Freshly squeezed orange juice tastes more fresh, lighter, a bit tart and more delicate than anything you can find in the store. With that said, when we’re in a pinch, we’ll use the “Simply” brand of orange juice.

The perfect ratio

A classic mimosa recipe calls for equal parts sparkling wine to orange juice. While we think this ratio tastes the best, if we’re serving a crowd for brunch, we do hold back the wine a little. You can obviously increase the wine, too. Just remember these will pack more of a punch.

When you’re making a mimosa, always add the sparkling wine first, then top with orange juice. This way, the cocktail mixes together on its own and won’t make a sticky mess at the top of the glass. You don’t need to stir as this will cause the wine to become flat.

Making them for a crowd

Since sharing how we make mimosas, many of our readers have asked how to make mimosas for a crowd. You can make mimosas in a pitcher. Premix mimosas in a pitcher just before your guests arrive. Don’t do this too far in advance, because you will lose some carbonation.

Whether you premix or make the mimosas one by one, make sure the wine and orange juice are well chilled. Keep the wine, orange juice, and if you added them to a pitcher, the pitcher in the refrigerator until your guests arrive.

Mimosa variations

The combination of orange juice and sparking wine is amazing, but did you know that there are lots of variations for mimosas? Here are a few of my favorites:

  • Add a splash of cranberry, pineapple or pomegranate juice.
  • Replace some of the orange juice with blood orange or grapefruit juice.
  • Add a tablespoon of peach or strawberry puree to the bottom of each champagne flute.
  • Add chopped fresh fruit like strawberries, blueberries and orange slices.
  • Add a tablespoon of liqueur like Grand Marnier or Chambord (for a French inspired mimosa).

The pineapple mimosa offers a few extra layers of flavor for you to enjoy. It begins with a top-shelf pineapple vodka and just a little orange juice. On top of that, you'll add lemon juice and honey syrup before topping it with the Italian sparkling wine of Prosecco.

Though it has a few more ingredients, this mimosa is just as easy to mix up. It's a truly impressive cocktail that is close enough to the original to make your guests think you have a magical mimosa touch.

40 Mimosa Recipes That Are a Celebration With Every Sip

Whether you're toasting to Mother's Day, Easter Sunday, or an adult birthday, you'll need a delicious cocktail to properly celebrate. These fun mimosa recipes are absolutely delightful upgrades to the standard orange juice and champagne concoction. Bottoms up!

As the weather gets warmer, a glass of your favorite sherbet and champagne is a delicious way to cool off.

Get the recipe at The Cookie Rookie.

This blogger recommends infusing the fresh strawberries in grapefruit juice for a few hours before serving. "The more it sits, the better it gets," she notes.

Get the recipe at A Beautiful Mess.

Upgrade a classic mimosa recipe with a splash of lavender syrup.

Get the recipe at The Suburban Soapbox.

Rosewater makes this pretty and pink refreshment oh so luxurious.

Get the recipe at Kitchen Confidante.

One sip of this rum-infused drink and you'll be transported straight to paradise!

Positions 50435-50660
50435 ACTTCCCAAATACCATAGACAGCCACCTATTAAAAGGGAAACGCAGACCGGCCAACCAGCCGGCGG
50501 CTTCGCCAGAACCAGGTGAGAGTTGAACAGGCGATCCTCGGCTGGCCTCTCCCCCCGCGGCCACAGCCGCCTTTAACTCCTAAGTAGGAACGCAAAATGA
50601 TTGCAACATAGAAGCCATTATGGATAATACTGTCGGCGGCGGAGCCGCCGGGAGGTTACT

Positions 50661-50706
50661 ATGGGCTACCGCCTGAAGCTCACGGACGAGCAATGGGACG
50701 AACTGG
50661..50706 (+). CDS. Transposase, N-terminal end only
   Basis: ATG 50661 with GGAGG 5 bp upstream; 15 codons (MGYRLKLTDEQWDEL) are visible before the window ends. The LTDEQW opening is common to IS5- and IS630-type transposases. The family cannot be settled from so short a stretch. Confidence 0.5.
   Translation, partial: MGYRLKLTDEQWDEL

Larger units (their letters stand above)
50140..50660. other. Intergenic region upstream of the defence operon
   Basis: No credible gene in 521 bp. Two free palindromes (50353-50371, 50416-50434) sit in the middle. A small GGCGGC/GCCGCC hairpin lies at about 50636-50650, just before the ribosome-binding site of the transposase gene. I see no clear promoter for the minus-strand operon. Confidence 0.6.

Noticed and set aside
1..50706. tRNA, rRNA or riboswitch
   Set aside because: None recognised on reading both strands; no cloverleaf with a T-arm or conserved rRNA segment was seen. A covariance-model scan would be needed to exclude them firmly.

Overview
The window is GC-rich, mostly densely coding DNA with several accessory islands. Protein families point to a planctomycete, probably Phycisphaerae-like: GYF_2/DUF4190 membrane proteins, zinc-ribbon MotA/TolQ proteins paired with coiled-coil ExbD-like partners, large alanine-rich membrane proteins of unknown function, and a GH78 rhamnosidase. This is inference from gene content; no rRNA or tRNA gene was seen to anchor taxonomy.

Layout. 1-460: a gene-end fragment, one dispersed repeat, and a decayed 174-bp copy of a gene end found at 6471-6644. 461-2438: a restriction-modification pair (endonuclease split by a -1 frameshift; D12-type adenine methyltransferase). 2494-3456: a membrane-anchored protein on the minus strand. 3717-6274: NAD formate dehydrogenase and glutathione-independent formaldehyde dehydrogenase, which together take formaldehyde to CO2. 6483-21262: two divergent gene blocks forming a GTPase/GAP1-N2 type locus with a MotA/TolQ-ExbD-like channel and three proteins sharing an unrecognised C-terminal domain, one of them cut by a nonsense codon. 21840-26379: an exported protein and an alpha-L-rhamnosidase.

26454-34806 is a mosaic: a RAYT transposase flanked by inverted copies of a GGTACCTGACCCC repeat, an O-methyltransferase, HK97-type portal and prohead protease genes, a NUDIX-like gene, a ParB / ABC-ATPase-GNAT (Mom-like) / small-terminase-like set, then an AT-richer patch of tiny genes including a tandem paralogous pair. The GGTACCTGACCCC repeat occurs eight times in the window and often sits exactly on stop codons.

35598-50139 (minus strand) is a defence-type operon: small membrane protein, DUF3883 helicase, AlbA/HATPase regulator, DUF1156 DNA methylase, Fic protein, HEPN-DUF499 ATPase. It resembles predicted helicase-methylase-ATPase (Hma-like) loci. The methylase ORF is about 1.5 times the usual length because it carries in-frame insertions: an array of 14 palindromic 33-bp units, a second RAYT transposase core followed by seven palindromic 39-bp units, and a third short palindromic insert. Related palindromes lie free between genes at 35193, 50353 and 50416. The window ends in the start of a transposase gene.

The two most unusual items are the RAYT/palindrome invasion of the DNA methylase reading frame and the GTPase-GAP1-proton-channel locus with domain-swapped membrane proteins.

Get the recipe at Crazy for Crust.

Each glass gets double the pomegranate punch with both juice and seeds.

Get the recipe at Joyful Healthy Eats.

Consider this fruity mix summer in a glass.

Get the recipe at 3 Yummy Tummies.

Get the best of both worlds with this genius mashup.

Get the recipe at Bright Eyed Baker.

Rosemary sprigs add even more freshness to this bright cocktail.

Get the recipe at Fox and Briar.

Berry + peach + champagne = mimosa perfection.

Fill up your glasses with this extra refreshing mimosa and top it off with elegant sprigs of rosemary.

Keep it simple and classic with this no-fuss drink.

Get the recipe at Delish.

Serve this two-ingredient cocktail with cubed mango skewers for an extra special touch.

Whether it's a beautiful autumn day or a Tuesday in February, this sweet cocktail is destined to impress. With cinnamon sugar around the rim, you'll get that burst of flavor with every sip.

A quirky mix of the two classic drinks, this colorful cocktail combines tequila and grapefruit soda with champagne and grenadine, topped with slices of lime.

Get the recipe at Crumb Kitchen.

Orange-flavored kombucha and pomegranate seeds give this mimosa its unique flavor. The best part: Each glass is only 100 calories!

Get the recipe at The Real Food Dietitians .

&bull1 ½ oz Fresh Squeezed Orange Juice

&bull4 oz chilled Veuve Clicquot

First add juices then St. Germain and Champagne.

Ice cream + booze = brunch nirvana.

Get the recipe at Completely Delicious.

Blogger Danae suggests heating up the pear juice and letting cinnamon sticks steep in it, then refrigerating overnight. Whipping up this delicious cocktail up the next morning will be a breeze.

Get the recipe at Recipe Runner.

Treat yourself at your next brunch with this sweet twist on a classic mimosa. With a small scoop of vanilla bean ice cream and a creamsicle base of orange juice, milk, and more ice cream (yum!), this dessert cocktail has won our hearts.

Best Champagne for Mimosas

Look for a dry sparkling wine, that’s not too sweet. Dry sparkling wines are made from non-aromatic grapes and are usually labeled as Brut.

Since you’re mixing the sparkling white wine with orange juice you don’t need to spend a lot of money on the wine. A $12 to $15 bottle will be perfect for making mimosas.

An inexpensive bottle of Prosecco or Cava will also work for making mimosas.

How Much Champagne Goes Into a Mimosa?

A traditional mimosa is made with equal parts of champagne and orange juice. In a typical champagne flute, you can add up to 6 ounces, but I would recommend using a 2-ounce pour of each.